Moving around to the heart of the Mediterranean coastline, the Fethiye peninsula holds some of Turkey’s most beautiful natural landmarks including the Blue Lagoon of Olu Deniz, Butterfly Valley and the massive Saklikent gorge. The peninsula, backed by the domineering Taurus mountains is also the finishing point of the famous Lycian way, a 516-kilometre trek covering historical ruins from the Lycian empire including the UNESCO sites of Letoon and Xanthos.
Families who don’t want to stray from home comforts such as international meals will enjoy Olu Deniz, where bars and restaurants regularly put on entertainment for British visitors, otherwise the small and rustic village of Uzumlu is ideal to rent a villa and relax off the beaten track.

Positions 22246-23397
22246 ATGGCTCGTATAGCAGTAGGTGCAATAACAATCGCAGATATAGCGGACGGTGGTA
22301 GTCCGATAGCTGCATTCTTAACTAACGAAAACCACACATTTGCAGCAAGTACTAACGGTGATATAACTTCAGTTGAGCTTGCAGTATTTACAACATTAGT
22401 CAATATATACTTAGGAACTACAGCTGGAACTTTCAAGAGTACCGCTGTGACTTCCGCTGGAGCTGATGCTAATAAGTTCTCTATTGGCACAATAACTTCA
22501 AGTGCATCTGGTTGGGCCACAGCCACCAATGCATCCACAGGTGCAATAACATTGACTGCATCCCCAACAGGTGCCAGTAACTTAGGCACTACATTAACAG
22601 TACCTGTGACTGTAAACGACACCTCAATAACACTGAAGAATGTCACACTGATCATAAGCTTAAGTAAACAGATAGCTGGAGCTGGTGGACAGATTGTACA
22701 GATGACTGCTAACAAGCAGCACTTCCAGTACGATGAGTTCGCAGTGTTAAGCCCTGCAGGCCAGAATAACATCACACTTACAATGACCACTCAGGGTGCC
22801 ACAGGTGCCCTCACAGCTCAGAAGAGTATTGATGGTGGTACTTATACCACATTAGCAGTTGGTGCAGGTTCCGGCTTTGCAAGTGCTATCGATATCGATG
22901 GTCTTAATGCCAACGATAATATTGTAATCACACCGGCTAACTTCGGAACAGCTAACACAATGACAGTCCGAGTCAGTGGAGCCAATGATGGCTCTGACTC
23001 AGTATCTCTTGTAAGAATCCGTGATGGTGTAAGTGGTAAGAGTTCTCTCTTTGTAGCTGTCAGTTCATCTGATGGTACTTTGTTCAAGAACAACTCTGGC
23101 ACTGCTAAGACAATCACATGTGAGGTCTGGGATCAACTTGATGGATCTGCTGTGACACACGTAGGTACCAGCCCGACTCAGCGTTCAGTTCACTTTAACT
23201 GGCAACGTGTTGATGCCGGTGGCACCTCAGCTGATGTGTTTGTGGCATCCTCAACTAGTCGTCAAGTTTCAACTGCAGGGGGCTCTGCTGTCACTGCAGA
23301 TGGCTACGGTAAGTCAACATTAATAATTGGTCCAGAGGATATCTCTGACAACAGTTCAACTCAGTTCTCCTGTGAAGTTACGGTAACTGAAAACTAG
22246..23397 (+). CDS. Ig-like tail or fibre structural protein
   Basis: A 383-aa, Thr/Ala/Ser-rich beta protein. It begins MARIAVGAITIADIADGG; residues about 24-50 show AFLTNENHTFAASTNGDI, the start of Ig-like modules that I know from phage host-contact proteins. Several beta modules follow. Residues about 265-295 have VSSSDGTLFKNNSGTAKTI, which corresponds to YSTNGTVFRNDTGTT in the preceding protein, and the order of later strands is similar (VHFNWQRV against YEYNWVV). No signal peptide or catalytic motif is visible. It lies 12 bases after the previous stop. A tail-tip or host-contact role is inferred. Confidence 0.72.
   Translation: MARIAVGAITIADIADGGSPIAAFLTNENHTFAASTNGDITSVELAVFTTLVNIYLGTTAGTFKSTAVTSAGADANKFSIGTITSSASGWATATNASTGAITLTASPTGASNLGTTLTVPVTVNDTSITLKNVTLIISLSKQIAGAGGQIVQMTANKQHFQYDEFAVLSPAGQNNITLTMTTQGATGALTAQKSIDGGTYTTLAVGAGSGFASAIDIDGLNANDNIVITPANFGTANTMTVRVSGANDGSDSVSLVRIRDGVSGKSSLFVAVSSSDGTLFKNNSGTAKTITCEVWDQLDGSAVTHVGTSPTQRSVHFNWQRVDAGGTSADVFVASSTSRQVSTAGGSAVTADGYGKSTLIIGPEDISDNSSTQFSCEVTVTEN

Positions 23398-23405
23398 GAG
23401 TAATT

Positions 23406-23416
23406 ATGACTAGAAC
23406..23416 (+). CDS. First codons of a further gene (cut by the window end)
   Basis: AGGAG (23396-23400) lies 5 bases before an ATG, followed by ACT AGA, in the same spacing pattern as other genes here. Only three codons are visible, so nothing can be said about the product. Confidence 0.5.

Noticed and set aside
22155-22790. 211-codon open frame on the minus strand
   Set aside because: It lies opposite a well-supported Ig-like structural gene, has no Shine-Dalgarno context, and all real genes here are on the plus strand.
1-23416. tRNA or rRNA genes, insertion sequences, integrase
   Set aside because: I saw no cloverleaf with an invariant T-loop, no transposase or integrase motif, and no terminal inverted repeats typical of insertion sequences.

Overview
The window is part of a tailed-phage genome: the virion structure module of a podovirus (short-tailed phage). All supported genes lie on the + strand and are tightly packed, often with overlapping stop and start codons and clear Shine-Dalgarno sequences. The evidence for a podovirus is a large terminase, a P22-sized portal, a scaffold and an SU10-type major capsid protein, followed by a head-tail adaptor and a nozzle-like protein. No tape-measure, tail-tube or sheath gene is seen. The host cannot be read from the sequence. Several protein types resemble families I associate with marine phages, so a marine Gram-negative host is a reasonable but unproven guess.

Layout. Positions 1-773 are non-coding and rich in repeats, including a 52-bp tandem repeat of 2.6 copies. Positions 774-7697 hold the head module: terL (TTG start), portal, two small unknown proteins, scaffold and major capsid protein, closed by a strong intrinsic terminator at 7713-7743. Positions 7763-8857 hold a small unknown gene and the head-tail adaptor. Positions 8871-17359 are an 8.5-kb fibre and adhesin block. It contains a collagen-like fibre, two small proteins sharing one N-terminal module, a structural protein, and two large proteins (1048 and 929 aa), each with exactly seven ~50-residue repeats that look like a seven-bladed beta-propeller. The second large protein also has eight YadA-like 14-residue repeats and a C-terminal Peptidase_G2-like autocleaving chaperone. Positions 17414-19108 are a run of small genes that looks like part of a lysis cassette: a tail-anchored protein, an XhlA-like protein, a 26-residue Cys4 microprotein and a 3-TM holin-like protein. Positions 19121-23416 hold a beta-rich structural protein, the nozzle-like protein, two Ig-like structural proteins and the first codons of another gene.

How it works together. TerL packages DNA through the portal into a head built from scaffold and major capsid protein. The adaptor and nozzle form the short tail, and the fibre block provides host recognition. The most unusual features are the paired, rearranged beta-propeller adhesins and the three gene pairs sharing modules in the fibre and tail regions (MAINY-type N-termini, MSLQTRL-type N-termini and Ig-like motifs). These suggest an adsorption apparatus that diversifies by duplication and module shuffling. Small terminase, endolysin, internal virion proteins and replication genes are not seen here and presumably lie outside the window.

Antalya: Golfing Capital of Turkey
Antalya is a popular holiday resort for many nationalities including Brits, Russians and Eastern Europeans. As the finishing point for the Turkish Riviera, it also boasts champion status as the second most popular holiday destination in Turkey after Istanbul. Rather unique to this area, though, is its renowned status for all-inclusive hotels that are particularly based in the Kemer area. Take a cable car up to Mount Tahtali for an amazing panoramic view of the coastline, visit the sand sculpturing festival in Lara beach during summer, and enjoy a round of golf since Antalya is the top golfing destination in Turkey.
Although the centre of Antalya is a city, for quieter resorts, look to historical Side, known for its Roman ruins on the middle of the town or on the outskirts of the peninsula is Cirali, a one-street village of which the beach is also home to Caretta, Caretta turtles.